INSS Insight No. 499, December 17, 2013
The tide is changing in the Syrian civil war. Bashar al-Assad and his regime are gaining momentum, the opposition is weakening, and some of its major traditional supporters seem to be reconsidering their position. These new trends influence the options available to those advocating transition to a more democratic and moderate regime in Syria as well as those who are primarily interested in the stability of the country and the region. As matters stand now, there does not seem to be a military solution, certainly not a desirable one, to the crisis. The opposition, which in 2012 and early 2013 seemed able to defeat the regime, now seems unable to achieve this. The regime has momentum on its side, but its prospect of reestablishing itself effectively throughout Syria is dim. A political diplomatic solution is the best option but it is doubtful that given his recent momentum, as well as Russian and Iranian support, Assad would be willing to step down.
The Caravan, July 31, 2013
Morsi’s removal from power and the exacerbation of the conflict over Egypt’s identity and political future add yet another compounding element to the murky arena of Middle Eastern regional politics.
Itamar Rabinovich, “Religion, Nation, and State in the Middle East: An Overview.” In: Anita Shapira, Yedidia Z. Stern and Alexander Yakobson (editors), The Nation State and Religion: The Resurgence of Faith, Vol. II (Sussex Academic Press, 2013), pp. 74-84.
In 1961, the Harvard political scientist Nadav Safran published an influential book titled Egypt in Search of Political Community. The book described and analyzed the conflict over Egypt’s identity between contending schools, primarily a liberal-secular territorial concept of the Egyptian state and Arab and Islamist ones. Safran’s terminology and analysis provide an excellent point of departure for an essay seeking to offer an overview of the relationship between nation, religion, and state in the Middle East.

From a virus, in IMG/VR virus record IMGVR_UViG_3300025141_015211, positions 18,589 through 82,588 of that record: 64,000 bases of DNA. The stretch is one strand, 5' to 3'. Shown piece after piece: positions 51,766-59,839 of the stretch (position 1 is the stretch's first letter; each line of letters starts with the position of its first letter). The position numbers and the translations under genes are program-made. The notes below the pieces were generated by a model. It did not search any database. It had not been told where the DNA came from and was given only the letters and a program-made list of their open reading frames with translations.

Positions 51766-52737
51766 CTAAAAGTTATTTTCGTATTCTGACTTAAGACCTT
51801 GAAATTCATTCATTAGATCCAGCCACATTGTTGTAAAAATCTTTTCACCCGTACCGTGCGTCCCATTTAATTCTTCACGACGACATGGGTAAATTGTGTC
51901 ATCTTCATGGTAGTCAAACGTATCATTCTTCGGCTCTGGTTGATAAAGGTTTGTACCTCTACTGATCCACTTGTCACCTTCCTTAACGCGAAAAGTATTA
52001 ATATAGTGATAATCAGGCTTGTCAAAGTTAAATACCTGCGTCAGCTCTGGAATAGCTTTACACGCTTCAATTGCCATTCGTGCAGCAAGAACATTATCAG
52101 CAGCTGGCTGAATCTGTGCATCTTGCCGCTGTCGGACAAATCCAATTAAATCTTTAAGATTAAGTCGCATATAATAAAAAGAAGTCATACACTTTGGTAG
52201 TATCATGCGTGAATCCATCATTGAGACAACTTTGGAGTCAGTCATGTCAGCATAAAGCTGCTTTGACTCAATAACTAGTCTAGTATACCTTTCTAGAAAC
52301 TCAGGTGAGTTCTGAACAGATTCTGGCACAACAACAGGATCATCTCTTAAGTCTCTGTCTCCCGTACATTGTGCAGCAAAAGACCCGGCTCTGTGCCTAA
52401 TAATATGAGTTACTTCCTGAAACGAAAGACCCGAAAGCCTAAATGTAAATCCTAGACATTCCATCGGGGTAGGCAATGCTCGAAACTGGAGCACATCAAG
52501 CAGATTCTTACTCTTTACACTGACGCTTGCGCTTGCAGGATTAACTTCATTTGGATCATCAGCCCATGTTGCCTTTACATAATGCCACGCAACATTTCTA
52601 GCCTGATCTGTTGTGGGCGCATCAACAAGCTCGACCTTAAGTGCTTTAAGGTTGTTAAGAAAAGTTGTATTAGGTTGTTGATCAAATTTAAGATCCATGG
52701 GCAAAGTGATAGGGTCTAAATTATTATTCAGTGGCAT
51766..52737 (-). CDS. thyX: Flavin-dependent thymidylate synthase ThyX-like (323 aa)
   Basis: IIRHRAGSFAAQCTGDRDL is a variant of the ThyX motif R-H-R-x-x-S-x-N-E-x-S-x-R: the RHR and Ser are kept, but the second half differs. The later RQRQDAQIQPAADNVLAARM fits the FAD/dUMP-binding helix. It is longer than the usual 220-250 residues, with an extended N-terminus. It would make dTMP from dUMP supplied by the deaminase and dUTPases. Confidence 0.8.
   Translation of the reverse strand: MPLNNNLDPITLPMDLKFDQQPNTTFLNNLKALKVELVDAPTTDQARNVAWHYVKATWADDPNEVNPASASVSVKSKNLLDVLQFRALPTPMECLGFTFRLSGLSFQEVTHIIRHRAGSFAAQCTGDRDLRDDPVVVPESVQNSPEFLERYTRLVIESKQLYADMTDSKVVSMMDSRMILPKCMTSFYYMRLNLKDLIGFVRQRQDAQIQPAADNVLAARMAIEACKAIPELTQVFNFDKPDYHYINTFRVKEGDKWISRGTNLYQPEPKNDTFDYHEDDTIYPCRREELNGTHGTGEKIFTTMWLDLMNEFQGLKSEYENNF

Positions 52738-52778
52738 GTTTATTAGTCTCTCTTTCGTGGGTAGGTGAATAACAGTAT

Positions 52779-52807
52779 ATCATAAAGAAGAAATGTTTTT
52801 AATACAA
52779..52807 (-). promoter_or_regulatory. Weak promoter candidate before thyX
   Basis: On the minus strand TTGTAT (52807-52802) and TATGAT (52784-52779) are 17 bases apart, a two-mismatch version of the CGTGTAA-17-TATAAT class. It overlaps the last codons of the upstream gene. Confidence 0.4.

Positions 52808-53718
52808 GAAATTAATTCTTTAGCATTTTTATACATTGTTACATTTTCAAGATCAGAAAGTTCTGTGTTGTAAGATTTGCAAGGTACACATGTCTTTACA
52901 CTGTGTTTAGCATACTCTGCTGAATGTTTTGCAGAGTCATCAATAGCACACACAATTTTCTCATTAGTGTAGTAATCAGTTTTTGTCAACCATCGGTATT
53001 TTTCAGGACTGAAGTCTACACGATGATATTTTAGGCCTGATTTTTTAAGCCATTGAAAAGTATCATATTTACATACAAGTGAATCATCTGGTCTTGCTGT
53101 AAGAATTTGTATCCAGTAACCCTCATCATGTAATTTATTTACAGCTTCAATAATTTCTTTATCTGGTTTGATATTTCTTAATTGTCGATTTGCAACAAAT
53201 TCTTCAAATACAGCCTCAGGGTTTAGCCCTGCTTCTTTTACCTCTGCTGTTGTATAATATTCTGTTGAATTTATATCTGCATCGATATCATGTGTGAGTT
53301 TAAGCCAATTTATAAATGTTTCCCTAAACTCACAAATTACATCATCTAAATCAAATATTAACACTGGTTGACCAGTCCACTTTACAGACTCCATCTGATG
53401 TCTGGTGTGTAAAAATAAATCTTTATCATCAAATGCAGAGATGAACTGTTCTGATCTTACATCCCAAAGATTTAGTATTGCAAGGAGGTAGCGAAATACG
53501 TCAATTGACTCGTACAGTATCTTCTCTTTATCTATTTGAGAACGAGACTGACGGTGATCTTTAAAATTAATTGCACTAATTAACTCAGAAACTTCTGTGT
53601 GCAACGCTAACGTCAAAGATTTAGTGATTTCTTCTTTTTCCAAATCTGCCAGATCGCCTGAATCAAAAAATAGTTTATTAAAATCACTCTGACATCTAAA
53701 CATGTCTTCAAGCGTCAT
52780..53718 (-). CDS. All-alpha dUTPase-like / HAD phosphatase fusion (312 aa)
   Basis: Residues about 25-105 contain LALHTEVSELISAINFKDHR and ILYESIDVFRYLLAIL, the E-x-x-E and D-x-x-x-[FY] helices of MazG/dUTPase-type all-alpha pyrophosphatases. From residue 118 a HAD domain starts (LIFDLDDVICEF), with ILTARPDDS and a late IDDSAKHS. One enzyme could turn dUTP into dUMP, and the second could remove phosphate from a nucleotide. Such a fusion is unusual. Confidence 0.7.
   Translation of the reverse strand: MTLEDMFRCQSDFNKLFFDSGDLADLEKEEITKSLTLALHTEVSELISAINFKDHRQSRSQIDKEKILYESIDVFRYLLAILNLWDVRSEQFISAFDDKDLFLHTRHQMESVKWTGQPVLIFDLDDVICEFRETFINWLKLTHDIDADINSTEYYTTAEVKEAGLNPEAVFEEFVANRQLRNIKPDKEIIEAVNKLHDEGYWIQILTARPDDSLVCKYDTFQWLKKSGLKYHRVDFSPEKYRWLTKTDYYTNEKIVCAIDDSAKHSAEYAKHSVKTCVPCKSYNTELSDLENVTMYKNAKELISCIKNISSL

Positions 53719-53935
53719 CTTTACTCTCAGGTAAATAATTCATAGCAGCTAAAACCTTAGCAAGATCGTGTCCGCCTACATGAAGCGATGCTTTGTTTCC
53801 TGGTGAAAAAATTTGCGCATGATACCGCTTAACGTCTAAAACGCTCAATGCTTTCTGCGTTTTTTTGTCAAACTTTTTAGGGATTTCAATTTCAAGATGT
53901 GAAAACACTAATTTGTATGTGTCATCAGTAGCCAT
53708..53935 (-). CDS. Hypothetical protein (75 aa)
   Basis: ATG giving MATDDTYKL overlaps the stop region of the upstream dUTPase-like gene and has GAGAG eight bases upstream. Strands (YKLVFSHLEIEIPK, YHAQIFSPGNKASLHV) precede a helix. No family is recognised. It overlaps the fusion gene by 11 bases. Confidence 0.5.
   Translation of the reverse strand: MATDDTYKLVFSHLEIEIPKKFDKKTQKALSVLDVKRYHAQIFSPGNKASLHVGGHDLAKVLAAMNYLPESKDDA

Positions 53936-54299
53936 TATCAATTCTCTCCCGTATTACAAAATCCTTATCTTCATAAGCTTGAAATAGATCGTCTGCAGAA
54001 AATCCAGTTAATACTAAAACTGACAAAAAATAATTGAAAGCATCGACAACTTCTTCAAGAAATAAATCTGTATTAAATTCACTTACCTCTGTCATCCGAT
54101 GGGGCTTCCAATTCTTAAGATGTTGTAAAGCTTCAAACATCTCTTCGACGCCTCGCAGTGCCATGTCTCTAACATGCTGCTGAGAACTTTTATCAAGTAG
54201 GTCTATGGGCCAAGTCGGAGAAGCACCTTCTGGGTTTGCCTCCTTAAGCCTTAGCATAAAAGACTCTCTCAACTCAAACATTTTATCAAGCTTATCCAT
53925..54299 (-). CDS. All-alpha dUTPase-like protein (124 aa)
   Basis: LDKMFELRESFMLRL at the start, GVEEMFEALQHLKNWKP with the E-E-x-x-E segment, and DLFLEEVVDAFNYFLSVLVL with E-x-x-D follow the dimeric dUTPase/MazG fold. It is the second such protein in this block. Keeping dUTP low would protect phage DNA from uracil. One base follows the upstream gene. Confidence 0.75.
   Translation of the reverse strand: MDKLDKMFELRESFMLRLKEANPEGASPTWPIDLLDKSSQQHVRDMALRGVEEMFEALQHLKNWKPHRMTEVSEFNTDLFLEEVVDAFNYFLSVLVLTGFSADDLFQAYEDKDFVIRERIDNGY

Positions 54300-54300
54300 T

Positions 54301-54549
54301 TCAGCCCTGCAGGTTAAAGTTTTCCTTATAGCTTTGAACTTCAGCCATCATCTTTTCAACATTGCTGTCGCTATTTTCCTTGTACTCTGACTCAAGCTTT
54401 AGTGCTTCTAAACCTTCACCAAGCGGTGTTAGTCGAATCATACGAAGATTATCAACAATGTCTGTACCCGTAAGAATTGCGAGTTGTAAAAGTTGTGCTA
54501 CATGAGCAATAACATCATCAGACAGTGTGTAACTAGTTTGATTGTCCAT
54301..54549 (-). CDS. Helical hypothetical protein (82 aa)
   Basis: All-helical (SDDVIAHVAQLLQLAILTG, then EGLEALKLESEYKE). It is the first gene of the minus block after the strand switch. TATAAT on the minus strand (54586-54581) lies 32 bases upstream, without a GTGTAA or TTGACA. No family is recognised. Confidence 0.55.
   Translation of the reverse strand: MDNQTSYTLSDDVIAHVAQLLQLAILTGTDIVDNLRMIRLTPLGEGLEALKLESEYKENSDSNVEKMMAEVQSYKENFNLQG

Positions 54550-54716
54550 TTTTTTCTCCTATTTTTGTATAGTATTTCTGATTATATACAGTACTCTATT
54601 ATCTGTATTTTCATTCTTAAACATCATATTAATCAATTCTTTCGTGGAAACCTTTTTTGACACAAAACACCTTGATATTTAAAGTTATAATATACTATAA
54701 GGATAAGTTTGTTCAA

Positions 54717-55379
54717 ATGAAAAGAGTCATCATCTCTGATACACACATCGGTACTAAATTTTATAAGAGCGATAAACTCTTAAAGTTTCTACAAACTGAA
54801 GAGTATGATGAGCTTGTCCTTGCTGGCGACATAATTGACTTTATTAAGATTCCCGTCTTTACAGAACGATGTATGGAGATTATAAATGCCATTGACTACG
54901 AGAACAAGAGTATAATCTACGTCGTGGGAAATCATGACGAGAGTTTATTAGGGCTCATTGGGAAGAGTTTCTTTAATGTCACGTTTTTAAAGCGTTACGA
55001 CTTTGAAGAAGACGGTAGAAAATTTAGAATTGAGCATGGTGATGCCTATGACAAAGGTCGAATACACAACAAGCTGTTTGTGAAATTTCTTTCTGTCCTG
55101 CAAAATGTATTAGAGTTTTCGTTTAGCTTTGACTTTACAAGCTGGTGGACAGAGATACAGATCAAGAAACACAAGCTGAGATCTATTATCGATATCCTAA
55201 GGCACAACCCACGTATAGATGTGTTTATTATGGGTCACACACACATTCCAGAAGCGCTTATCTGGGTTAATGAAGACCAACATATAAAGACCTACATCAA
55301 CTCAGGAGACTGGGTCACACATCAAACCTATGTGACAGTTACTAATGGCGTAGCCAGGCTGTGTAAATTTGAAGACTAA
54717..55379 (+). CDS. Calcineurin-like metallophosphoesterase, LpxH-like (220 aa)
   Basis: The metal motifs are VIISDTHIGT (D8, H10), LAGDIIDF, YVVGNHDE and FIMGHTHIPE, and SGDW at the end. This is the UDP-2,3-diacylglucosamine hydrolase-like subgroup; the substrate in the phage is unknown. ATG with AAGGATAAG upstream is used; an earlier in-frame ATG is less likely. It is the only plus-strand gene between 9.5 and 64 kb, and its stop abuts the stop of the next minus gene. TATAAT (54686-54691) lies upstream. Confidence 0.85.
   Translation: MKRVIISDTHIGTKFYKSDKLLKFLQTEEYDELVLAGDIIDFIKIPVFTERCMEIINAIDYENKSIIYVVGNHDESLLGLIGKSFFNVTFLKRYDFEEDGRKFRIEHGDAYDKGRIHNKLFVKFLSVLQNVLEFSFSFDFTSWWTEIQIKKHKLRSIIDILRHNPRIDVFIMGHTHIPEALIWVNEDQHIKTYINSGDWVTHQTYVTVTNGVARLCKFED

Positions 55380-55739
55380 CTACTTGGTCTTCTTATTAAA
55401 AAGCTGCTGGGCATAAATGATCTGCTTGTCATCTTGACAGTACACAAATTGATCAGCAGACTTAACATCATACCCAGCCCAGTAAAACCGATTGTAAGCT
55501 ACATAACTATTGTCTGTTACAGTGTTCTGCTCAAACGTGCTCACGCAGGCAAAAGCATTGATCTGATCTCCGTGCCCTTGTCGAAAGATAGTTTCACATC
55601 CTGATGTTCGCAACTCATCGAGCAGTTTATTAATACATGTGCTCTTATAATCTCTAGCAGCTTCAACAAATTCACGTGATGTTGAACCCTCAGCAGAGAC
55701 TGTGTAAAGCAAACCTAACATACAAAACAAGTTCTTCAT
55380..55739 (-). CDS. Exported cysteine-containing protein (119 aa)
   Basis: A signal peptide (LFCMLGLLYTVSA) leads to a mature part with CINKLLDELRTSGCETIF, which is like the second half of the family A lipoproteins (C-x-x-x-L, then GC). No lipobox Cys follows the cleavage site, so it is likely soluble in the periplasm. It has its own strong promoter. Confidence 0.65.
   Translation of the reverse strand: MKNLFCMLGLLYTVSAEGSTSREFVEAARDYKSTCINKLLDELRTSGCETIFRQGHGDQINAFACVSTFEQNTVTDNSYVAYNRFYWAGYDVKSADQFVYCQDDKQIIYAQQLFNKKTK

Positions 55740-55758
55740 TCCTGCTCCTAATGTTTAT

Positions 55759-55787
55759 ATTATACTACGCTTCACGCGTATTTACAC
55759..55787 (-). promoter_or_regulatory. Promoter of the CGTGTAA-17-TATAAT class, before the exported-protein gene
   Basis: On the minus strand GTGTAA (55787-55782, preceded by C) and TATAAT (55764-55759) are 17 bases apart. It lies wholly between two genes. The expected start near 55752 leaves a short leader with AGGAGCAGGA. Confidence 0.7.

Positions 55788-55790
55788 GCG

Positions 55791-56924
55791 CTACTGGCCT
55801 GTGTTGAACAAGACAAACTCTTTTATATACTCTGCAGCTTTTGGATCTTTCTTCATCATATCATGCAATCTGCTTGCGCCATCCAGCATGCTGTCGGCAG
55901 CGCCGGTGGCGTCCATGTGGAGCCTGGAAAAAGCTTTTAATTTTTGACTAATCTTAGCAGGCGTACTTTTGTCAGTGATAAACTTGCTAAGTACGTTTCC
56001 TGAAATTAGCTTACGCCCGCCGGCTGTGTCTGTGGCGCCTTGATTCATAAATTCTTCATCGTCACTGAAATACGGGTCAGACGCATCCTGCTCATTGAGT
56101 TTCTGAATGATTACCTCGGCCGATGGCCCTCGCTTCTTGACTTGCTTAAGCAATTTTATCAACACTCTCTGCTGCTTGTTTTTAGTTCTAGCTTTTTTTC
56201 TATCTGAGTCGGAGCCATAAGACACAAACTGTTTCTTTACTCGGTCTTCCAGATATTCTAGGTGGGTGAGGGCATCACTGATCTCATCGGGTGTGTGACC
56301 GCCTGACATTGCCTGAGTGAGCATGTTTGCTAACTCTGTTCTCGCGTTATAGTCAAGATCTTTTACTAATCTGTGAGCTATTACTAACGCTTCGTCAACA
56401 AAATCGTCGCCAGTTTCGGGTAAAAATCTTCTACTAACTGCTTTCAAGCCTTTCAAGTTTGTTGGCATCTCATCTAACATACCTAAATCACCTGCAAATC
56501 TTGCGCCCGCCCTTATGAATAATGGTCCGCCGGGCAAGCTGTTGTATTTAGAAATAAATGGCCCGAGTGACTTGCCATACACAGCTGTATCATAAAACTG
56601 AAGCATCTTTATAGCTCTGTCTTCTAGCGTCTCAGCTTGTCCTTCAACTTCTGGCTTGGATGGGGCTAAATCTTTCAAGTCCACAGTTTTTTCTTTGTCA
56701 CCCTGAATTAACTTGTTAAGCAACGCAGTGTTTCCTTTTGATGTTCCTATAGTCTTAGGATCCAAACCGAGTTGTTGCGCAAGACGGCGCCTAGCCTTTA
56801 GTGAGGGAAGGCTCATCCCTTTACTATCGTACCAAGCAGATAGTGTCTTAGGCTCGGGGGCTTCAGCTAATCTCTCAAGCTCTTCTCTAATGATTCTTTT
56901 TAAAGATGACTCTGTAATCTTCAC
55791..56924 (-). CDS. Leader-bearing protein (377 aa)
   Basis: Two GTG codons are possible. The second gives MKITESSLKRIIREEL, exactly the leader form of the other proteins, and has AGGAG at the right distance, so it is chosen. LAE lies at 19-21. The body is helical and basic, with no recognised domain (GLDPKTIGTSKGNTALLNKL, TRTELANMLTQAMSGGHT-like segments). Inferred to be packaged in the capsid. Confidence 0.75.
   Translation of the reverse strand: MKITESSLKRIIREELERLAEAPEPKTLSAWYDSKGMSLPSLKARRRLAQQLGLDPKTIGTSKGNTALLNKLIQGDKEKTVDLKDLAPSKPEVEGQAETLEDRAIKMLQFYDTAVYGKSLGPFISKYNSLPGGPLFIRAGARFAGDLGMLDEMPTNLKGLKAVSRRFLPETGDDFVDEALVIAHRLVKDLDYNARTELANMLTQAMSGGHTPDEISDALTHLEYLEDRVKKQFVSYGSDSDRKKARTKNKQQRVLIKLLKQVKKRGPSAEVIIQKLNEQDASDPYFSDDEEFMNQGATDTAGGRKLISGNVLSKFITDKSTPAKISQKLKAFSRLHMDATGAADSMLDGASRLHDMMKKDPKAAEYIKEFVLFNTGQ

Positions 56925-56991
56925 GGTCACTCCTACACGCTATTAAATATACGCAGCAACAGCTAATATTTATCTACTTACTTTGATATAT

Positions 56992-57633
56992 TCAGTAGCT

The American Advantage: How Diversity, Autonomy and Philanthropy Define the U.S. University Model
by Itamar Rabinovich and C Wright Mills, The American Interest 4. 5 (May/Jun 2009): 74-81.
Because the scope of competition has expanded much faster than have universities, it has become on balance more difficult to meet the quest for higher education in particularly lucrative fields in a way that harmonizes with national goals. [...] it is the autonomy, scope of private governance and widespread social devotion to both philanthropy and well-financed higher education in the United States that ensures the global superiority of its institutions of higher learning, and these are cultural characteristics that other countries will be hard-pressed to replicate.
Foreign Affairs, February 6, 2013